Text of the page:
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Portland Trail Blazers vs. Oklahoma City Thunder Preview

The Blazers will try to put some breathing room between themselves and Northwest Division rival Oklahoma City in the standings.

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NBA: Oklahoma City Thunder at Phoenix Suns Mark J. Rebilas-USA TODAY Sports

Portland Trail Blazers (36-26) vs. Oklahoma City Thunder (37-27)

Saturday, March 3rd - 7:00 p.m. PT
Blazers injuries: Moe Harkless (questionable)
Thunder injuries: Andre Roberson (out),
How to watch on TV: NBCSNW, NBA League Pass (outside of Portland)
How to stream: YouTube Live TV, Playstation Vue, Hulu Live TV, FuboTV, NBA League Pass (outside of Portland)
Radio: 620 AM
SBN Affiliate: Welcome to Loud City

The schedule makers have again given the Blazers a golden opportunity as they face the Thunder on the second night of a back-to-back at the Moda Center.

Portland is positively flying with a record of 12-1 over their last 13 home games and having won five in a row overall. Damian Lillard is playing perhaps the best basketball of his career, CJ McCollum is ranging from very good to spectacular from game to game and the rest of the team seems to be finding constructive supporting roles that seemed elusive earlier in the year.

The good news for Oklahoma City is that they’ve won five out of their last six games. The bad news is they’ve looked less-than-stellar while doing it. Since Andre Roberson went down with a ruptured patellar tendon they are giving up north of 109 points per game. Still, the Thunder have enough raw talent to claw and scratch their way to wins, especially against weaker opponents. Can they conjure up a win against the Blazers? It is certainly possible, but if they do it almost certainly won’t be by playing pretty basketball.

What to watch for

Lots of outside shooting from the Blazers. Since Andre Roberson got injured the Thunder are simply not closing down outside shooters. Opponents are shooting 39.2 percent from deep post-injury, fourth worst in the league over that period. Expect the Blazers to shoot early and often from beyond the arc.

Can the Blazers hold on to the ball? Oklahoma City is the best team in the NBA in getting steals at nine per game. They also force 16 turnovers per game, second in the league. What do those turnovers mean? Points. The Thunder turn those turnovers in 17.3 points per game, also good for second in the NBA. If recent Oklahoma City games are any indication, the Blazers might find themselves with a decent lead in the second half. They’ll have to protect the ball if they want to preserve that lead.

Will Corey Brewer be on hand and can he make a difference? As of this writing Brewer has not been formally announced as a Thunder player, but he plans on signing once he clears waivers. The Thunder certainly aren’t expecting tons of points as he averaged 3.7 points and shot 18.6 percent for the Lakers this year. What he can bring is defense, exactly what Oklahoma City is missing, especially after losing Roberson. Whether he will be available to play against Portland is still an open question, and if he does it is not certain that he will make a difference. Still, the last thing the Blazers need is to face a great defender with something to prove to his new team.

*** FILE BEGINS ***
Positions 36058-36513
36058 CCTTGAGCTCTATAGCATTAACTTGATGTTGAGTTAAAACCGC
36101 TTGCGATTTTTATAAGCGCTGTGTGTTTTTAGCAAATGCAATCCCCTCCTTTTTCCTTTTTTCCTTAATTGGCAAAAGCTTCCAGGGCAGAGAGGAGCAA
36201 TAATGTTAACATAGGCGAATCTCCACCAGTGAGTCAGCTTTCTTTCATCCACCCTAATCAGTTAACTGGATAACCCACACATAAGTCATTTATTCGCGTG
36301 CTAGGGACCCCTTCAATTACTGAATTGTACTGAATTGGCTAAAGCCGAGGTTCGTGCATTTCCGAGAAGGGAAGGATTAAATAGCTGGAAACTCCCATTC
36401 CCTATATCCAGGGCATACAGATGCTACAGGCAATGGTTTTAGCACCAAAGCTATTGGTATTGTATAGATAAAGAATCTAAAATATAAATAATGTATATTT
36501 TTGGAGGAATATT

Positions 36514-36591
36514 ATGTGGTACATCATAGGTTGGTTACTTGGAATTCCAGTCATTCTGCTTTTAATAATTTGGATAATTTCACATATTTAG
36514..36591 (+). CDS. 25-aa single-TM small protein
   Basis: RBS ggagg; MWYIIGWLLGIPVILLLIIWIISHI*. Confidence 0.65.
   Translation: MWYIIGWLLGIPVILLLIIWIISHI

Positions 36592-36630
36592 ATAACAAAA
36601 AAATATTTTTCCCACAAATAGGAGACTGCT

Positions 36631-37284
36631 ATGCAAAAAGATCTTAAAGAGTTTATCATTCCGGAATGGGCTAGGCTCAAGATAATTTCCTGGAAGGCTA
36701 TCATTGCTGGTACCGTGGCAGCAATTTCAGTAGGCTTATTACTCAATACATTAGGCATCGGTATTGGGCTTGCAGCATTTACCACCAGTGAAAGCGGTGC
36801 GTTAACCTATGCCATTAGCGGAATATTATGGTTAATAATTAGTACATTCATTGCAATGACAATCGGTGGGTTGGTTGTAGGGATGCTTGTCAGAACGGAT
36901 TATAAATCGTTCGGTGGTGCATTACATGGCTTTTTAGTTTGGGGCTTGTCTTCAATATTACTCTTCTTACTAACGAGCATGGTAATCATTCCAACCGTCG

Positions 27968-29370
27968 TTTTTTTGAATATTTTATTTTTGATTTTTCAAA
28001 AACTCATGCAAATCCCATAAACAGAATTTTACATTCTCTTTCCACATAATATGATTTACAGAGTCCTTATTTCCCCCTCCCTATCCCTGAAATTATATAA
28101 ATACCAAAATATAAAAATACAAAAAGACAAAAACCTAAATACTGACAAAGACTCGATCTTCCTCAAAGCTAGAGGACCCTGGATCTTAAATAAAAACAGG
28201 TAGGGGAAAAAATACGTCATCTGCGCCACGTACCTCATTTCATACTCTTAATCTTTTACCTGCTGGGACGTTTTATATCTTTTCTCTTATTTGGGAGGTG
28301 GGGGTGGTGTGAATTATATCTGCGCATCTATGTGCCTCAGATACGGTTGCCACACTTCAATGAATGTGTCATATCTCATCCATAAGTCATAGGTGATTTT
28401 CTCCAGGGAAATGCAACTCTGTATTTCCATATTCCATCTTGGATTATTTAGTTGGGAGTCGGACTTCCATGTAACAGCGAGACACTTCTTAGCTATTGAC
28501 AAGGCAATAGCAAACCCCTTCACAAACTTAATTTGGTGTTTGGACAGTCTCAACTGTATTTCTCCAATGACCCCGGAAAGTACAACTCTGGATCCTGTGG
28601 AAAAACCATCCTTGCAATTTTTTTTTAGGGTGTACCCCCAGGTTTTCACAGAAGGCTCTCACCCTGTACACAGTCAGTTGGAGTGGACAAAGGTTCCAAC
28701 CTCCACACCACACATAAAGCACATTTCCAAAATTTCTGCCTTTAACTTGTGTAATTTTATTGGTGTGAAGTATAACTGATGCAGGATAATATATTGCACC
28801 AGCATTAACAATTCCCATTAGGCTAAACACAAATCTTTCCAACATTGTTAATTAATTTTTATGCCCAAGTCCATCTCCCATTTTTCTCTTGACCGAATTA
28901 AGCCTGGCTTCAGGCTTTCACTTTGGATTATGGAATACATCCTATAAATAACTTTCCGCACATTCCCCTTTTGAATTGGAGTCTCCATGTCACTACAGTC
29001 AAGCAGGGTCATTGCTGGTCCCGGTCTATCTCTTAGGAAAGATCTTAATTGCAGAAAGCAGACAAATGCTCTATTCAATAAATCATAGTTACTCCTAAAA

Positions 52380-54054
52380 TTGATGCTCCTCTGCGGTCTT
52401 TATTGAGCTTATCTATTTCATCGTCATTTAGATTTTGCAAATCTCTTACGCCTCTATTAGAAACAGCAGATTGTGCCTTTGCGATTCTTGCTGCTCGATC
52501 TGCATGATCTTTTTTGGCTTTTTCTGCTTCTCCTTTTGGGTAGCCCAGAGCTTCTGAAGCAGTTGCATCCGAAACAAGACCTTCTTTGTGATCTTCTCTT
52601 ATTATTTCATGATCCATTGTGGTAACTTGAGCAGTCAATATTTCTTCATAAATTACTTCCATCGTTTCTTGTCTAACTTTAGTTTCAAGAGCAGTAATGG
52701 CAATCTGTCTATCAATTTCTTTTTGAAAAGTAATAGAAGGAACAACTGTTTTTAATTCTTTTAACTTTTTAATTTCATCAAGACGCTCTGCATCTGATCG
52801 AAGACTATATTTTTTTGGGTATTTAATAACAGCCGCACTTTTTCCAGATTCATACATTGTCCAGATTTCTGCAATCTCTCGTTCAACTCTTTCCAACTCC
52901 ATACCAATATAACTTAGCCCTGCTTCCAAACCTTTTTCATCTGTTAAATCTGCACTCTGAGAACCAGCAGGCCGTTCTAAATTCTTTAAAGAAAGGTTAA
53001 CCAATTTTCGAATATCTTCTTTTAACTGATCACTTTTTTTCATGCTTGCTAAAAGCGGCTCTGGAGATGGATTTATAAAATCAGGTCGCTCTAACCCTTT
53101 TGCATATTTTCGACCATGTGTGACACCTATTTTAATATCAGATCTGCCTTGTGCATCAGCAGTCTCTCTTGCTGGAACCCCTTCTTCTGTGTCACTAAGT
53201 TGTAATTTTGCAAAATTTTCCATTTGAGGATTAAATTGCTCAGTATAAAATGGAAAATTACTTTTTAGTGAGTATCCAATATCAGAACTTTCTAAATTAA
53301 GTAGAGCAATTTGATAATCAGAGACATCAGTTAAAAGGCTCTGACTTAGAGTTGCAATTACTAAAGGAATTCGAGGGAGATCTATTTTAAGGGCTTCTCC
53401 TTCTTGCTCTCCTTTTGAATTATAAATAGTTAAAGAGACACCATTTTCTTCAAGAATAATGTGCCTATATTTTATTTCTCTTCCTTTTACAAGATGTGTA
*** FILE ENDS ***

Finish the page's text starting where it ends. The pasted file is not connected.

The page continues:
What they’re saying

Eric Horne of the Oklahoman writes the Moda Center has been a house of horrors for the Thunder:

The Thunder couldn’t be looking forward to going to Phoenix, then Portland on a back-to-back. Its recent play and history suggests OKC wants no part of what’s been two confoundingly difficult places to win in the Billy Donovan Era.

If the Thunder was to escape the two-game set with a win, it would equal three years of success — or lack thereof — against the Suns and Blazers on the road.

Eight times the Thunder has played in Phoenix and Portland since Donovan took over as coach in the 2015-16 season. The Thunder has one win, a 14-point victory over the Suns on Feb. 8, 2016. Otherwise, the Thunder has been outscored by an average of 10.4 points in seven losses.

The Thunder are getting wins but aren’t impressing. Jeremy Lambert of Thunderous Intentions looks at what isn’t going right:

Russell Westbrook is not the same player he was prior to the All-Star break. Maybe it’s because he doesn’t have Andre Roberson doing offensive dirty work for him. Maybe the friendship with Kevin Durant, which I joked about last week, has made him soft. Whatever the case might be, he’s playing like early season Westbrook right now.

He’s shooting 33 percent from the field and 11 percent from three. That fact that he’s back to taking 5-plus threes a game is particularly concerning. OKC had their best stretch when he cut out threes unless they were necessary. Now, he’s firing away. That’s not good for a guy who is a career 31 percent shooter from beyond the arc.

BenMertens of Welcome to Loud City looks ahead to Billy Donovan’s playoff rotations:

The first part of guessing Billy Donovan’s rotations is easy- Russell Westbrook, Paul George, Steven Adams and Carmelo Anthony are all going to play massive minutes. All average more than 32 minutes per game- expect to see Russ and Paul George above 40, and Adams and Melo above 35. That’s about 150 minutes per game of the available 240 (48 minutes x 5 players on the court at any time). How Billy Donovan divides up the remaining 90 minutes, and what the players can give him in those remaining minutes, might be the margin between victory and defeat in these playoff series.

Here’s what the Thunder will need from the players besides the fab four come playoff time, and how Donovan can use his rotations to maximize them: